SAN JOSE, Calif. Ending a week of speculation, Freescale Semiconductor Inc. Friday (Sept. 15) said that it has agreed to be acquired by a private equity consortium in a transaction worth $17.6 billion. The consortium is led by The Blackstone Group, and includes The Carlyle Group, Permira Funds and Texas Pacific Group.
Under the terms of the agreement, the consortium will acquire all of the outstanding Class A and Class B shares of Freescale for $40 per share in cash. The board of directors of Freescale (Austin, Texas) has unanimously approved the agreement and resolved to recommend that Freescale's stockholders adopt the deal.
In a major surprise, the chip maker first acknowledged it was in discussions with third parties regarding a possible transaction on Monday (Sept. 11). There were apparently two competing groups bidding for Freescale, which spun-off from Motorola Inc. only two year ago.
As reported, a consortium of investment firms were close to finalizing a deal to buy Freescale for about $16 billion, according to a report published earlier this week.
According to the report, the consortium in talks to acquire Freescale included Texas Pacific Group, Blackstone Group and Permira, with the possibility that the Carlyle Group and Bain Capital could also join the group, the report said.
The report went on to say that a second consortium comprising Kohlberg Kravis Roberts & Co. (KKR) and Silver Lake Partners had also submitted an offer for Freescale, but that the alternative bid looked unlikely to succeed because it may have been too little and too late.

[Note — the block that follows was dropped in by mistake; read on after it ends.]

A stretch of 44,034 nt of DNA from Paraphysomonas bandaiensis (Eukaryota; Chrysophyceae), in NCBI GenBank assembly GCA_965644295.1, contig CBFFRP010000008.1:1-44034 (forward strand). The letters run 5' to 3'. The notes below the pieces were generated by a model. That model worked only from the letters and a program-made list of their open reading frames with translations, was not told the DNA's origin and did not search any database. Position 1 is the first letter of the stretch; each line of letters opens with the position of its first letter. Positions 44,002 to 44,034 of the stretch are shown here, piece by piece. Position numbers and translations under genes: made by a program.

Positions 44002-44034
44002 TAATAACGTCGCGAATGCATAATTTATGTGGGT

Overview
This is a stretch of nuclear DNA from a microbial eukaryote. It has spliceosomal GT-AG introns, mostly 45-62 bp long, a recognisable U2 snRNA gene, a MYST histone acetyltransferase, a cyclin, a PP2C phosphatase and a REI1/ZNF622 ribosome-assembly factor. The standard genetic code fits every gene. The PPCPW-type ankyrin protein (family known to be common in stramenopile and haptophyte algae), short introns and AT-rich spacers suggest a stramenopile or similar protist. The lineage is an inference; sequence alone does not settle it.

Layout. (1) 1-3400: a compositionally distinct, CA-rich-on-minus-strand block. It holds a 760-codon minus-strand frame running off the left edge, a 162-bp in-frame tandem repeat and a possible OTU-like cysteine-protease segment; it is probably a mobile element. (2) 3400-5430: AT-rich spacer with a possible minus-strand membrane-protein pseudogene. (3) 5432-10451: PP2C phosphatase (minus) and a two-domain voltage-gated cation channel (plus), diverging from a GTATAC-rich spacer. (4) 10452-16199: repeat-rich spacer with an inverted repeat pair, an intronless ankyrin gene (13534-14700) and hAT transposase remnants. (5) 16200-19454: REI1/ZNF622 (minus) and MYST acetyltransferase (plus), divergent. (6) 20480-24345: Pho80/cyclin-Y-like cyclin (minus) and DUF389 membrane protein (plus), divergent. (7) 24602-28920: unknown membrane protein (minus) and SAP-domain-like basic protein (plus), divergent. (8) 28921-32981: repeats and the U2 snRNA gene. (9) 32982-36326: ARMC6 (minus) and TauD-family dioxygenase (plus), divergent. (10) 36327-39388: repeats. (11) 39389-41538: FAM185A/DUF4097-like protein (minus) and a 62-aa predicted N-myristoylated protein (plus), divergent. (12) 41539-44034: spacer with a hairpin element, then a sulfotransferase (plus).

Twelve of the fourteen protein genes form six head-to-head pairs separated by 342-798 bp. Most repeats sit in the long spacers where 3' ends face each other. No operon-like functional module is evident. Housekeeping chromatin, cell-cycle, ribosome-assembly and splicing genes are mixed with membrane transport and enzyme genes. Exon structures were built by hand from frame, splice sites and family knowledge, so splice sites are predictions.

At the time, Freescale declined to elaborate, but the chip maker said it was in talks regarding a "possible business transaction." Suddenly, though, Freescale entered into the national spotlight with analysts asking a simple question: Are the company's days numbered?
Many had speculated that Freescale would end up in the hands of KKR, which would merge portions of Freescale with portions of NXP Semiconductor, the former Philips semiconductor unit bought by a KKR-led group last month.
However, the KKR bid apparently fell short, ending speculation that Freescale's wireless and automotive chip units would be spun out, along with NXP's RF and automotive entertainment IC units, into separate companies.